The Basics of Ion Beam Delayering

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What is Ion Beam Delayering? Ion beam delayering is the removal of material one layer at a time from a substrate using ion beam etch techniques. The primary objective in the delayering process is to remove material in a manner that exposes the defect location which is buried underneath the layers. As semiconductor device nodes… Read More

3 Techniques for Ion Beam Etching

Ion Beam Etch (IBE), Reactive Ion Beam Etch (RIBE), and Chemically Assisted Ion Beam Etch (CAIBE)

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In ion beam etching, a type of dry etching, an ion source is used to remove material from a substrate. This process can be used to create device components and nanostructures, such as in integrated circuits and other semiconductor applications. To enable high yield and meet performance requirements, your application may require different etch technologies…. Read More

Denton Receives Patent for Linear Plasma Ion Source

A CAD drawing of Denton Vacuum's patented linear plasma-ion source.

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Denton Vacuum was recently assigned U.S. patent number 10,815,570 for a linearized energetic radio-frequency plasma ion source. This source is designed as a large area, filament-free source that is fully compatible with high-throughput, in-line sputtering systems. Some of the unique, patent-protected features of this source are: Plasma ion source with independent control over ion current… Read More

What is Ion Beam Etching?

Diagram showing the step-by-step process for creating gold contacts using ion beam etch.

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Ion beam etching (IBE) is a thin film technique that utilizes an ion source to carry out material removal processes on a substrate. IBE is a type of ion beam sputtering and, whether it’s used for pre-clean or patterned etching, it helps ensure excellent adhesion and precise formation of 3D structures. Benefits of Ion Beam… Read More

Thin Film Requirements for Emerging Display Applications

A 3D rendering of a foldable smartphone, showing the lock screen with the date in the left panel and the time in the right panel.

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As manufacturers look to introduce exciting new features to customers and increase device lifespan in consumer electronics applications, thin film coating requirements are beginning to change as well. Durability and performance continue to be critical but flexibility and ultra-thin coatings are increasingly in demand. Emerging display applications are seeing new form factors and a heavy shift… Read More

Reducing Resistivity and Stress in Tungsten Coatings

Graph showing the average resistivity of two layer W films at the given substrate temperature.

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Tungsten coatings are commonly used in semiconductor applications and have the potential to be used in emerging solar energy applications. These thin films are commonly subject to high stress and low adhesion, but when manufacturers try and compensate for stress, it leads to increased resistivity. In order to achieve the best performance and repeatability for… Read More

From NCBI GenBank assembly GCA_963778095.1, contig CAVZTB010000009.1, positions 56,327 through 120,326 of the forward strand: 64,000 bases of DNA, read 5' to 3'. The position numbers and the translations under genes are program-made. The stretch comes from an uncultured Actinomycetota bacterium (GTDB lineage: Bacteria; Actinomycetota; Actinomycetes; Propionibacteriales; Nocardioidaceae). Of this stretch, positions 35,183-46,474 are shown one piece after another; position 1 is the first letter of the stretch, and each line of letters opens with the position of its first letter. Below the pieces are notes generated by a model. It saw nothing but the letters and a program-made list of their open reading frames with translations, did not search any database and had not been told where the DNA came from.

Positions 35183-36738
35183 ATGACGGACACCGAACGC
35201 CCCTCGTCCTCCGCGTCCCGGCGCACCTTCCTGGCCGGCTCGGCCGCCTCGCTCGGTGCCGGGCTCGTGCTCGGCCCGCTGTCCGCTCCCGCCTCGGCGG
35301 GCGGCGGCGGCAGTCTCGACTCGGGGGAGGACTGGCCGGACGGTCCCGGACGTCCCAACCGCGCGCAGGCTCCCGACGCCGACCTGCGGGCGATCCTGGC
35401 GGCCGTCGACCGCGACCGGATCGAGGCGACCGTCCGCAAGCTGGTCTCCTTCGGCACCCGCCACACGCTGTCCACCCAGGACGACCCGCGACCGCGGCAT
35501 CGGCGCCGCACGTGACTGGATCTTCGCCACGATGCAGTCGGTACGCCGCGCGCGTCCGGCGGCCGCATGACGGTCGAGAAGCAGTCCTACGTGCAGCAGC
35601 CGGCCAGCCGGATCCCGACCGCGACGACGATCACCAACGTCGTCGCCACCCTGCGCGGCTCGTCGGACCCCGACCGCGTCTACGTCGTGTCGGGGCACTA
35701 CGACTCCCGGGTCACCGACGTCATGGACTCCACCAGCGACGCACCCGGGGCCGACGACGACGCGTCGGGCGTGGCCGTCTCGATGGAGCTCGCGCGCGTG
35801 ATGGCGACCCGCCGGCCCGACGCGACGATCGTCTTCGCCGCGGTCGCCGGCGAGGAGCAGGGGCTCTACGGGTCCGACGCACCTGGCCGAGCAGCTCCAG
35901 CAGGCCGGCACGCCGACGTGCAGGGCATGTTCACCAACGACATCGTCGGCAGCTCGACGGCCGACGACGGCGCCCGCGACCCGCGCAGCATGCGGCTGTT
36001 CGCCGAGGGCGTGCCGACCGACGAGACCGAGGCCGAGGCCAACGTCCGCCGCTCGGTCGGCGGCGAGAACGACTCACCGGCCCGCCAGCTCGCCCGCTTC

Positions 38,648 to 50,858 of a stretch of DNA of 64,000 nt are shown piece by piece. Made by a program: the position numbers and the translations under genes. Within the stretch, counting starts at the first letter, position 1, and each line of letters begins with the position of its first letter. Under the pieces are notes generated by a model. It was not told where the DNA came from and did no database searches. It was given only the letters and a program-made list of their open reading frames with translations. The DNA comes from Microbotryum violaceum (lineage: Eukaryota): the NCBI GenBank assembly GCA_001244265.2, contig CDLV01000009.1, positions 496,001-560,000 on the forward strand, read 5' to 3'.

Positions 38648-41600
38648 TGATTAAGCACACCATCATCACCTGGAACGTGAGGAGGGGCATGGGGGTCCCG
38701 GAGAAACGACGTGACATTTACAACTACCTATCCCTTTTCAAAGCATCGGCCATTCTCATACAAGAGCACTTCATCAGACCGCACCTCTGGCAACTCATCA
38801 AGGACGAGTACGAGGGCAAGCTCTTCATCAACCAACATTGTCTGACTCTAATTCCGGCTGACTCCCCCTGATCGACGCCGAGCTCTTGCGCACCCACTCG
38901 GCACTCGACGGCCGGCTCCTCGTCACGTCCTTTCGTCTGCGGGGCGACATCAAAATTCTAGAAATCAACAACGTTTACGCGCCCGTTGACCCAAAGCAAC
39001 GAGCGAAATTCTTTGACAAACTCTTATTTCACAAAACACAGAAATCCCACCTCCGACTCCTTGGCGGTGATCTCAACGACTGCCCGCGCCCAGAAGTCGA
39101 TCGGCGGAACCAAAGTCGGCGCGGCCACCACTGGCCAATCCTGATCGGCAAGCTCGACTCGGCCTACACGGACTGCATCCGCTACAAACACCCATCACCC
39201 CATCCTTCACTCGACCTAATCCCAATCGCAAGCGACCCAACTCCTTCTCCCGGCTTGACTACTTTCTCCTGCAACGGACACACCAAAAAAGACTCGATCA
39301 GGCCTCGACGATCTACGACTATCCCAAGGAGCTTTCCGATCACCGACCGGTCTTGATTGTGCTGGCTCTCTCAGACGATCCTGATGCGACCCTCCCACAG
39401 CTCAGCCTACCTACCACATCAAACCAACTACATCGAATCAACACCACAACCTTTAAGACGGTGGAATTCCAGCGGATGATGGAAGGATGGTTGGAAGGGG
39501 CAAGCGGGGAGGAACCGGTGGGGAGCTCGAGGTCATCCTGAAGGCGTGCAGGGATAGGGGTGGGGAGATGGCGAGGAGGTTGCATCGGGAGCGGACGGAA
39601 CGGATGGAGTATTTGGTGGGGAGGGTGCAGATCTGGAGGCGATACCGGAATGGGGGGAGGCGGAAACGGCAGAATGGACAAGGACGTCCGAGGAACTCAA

Managing Spit Defects During Evaporation

A side-by-side comparison of spit during evaporation with a standard source design, and with Denton's proprietary source design. With Denton's design, you see significantly less spit particles.

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Spit defects are some of the biggest obstacles to ensuring thickness uniformity and production efficiency in evaporation and indium bump deposition. There are ways to adjust your process to eliminate spit defects and improve yield, but if you work with a partner who has solved for these defects in their system design, you will realize… Read More

Enhancing Thickness Uniformity for Medical Device Coatings

Surgeons inserting a stent during heart surgery.

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Medical devices often require thin film coatings to optimize performance and longevity, while also ensuring patient safety. Because these devices often feature unique properties compared to “normal” substrates, such as a completely curved or flexible structure, they have challenging thin film deposition process requirements. Magnetron sputtering with an inverted cylindrical cathode is one thin film… Read More

Optimizing Cost of Ownership for Precious Metal Coatings

Nuggets of gold on a black background

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Material transfer efficiency may not be the biggest concern for all coatings, but when using precious metals, it becomes a major factor in cost of ownership. For applications that require the use of precious metals to ensure performance, like metal contacts and superconducting tape, your thin film deposition system design will play a major role… Read More

Enabling Thickness Uniformity and Control for Curved Optics

Spherical external surveillance camera on building facade

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One of the most important requirements for precision optics is thickness uniformity of thin film coatings. Achieving a high degree of uniformity on flat optics usually requires complex motion or restricted deposition zoned, which often lowers deposition rates. For curved optics, there is no practical way to achieve the uniformity needed through a conventional thin… Read More